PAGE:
View lew's profile (online now)


11124 posts in 3090 days

#13 posted 04-07-2012 04:02 AM

Way to go by salvaging them from the land fill!

I liked the idea about putting one on the shaving horse!

-- Lew- Time traveler. Purveyor of the Universe's finest custom rolling pins.

View lizardhead's profile


607 posts in 2176 days

#14 posted 04-07-2012 04:24 AM

Here is a little trick for you if you ever encounter a cross section of dowels—Lets say your dowels are 5/8”—Take a block of wood 1” thick and about 2” x 2”—cut the block into a “T” shape bore a 5/8” hole all the way through the top of the “T” then another 5/8” hole into the other leg of the “T” and insert & glue in your dowels. That’s an “Old Indian Trick”

-- Good, Better, Best--Never let it rest---Always make your Good be Better & your Better Best

View eddie's profile


8224 posts in 1948 days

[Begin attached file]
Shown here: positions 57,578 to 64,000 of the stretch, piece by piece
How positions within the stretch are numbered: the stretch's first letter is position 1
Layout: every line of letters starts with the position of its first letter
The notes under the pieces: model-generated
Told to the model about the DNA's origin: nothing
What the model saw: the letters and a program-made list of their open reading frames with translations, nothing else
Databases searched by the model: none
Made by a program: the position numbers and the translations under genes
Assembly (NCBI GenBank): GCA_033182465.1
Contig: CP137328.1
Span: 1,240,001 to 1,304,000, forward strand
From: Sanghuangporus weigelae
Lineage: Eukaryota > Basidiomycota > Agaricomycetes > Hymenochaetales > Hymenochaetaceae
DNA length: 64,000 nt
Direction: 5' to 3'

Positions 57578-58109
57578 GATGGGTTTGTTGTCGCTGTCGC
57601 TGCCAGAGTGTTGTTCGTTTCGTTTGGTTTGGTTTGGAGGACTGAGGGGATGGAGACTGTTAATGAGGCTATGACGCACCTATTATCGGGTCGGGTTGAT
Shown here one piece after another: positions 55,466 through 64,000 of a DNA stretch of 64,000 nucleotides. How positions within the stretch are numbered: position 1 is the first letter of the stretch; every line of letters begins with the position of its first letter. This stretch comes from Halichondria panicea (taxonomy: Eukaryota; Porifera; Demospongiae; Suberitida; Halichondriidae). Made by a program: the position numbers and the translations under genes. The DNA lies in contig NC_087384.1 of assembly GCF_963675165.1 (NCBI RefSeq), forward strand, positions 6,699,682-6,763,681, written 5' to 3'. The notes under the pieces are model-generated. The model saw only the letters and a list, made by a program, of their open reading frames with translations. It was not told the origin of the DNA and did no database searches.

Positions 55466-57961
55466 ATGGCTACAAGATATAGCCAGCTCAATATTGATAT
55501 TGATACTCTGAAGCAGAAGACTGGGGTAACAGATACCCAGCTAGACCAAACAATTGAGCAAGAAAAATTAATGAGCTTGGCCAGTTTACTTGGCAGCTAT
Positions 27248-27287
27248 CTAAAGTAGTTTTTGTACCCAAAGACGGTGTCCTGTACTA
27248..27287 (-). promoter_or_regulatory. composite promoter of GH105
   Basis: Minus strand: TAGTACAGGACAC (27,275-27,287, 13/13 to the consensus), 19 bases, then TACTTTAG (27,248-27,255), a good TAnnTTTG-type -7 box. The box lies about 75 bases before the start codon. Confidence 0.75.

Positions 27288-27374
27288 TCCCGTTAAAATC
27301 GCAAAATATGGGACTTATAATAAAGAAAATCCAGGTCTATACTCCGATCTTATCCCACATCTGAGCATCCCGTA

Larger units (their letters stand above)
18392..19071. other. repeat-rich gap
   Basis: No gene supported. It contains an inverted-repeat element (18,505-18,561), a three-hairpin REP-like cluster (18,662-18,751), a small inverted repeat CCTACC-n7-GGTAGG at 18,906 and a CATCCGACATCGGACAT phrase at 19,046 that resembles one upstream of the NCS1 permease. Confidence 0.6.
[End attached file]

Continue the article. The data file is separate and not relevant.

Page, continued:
#15 posted 04-07-2012 07:07 AM

hey jaykaypur that’s a fine save ,good looking seat,i think a redo on the legs and that will be around for a while ,like the inlay,wish i could tell you how to do the dowel joinery on the legs but i,m learning myself but there are master on this site that would be tickled to death to show us how. you got a good eye to see the potential of the wood you saved from the trash pile good save.

  • lizardhead* i got to think a little on that trick,just got to get it straight in my mind i know that the trick will work .i looked at your build and you have built some very nice stuff.not doubting it .do you know of a video that shows this i seem to get thing better by watching and listing
    and jaykayur no disrespect intended just a thought.

-- Jesus Is Alright with me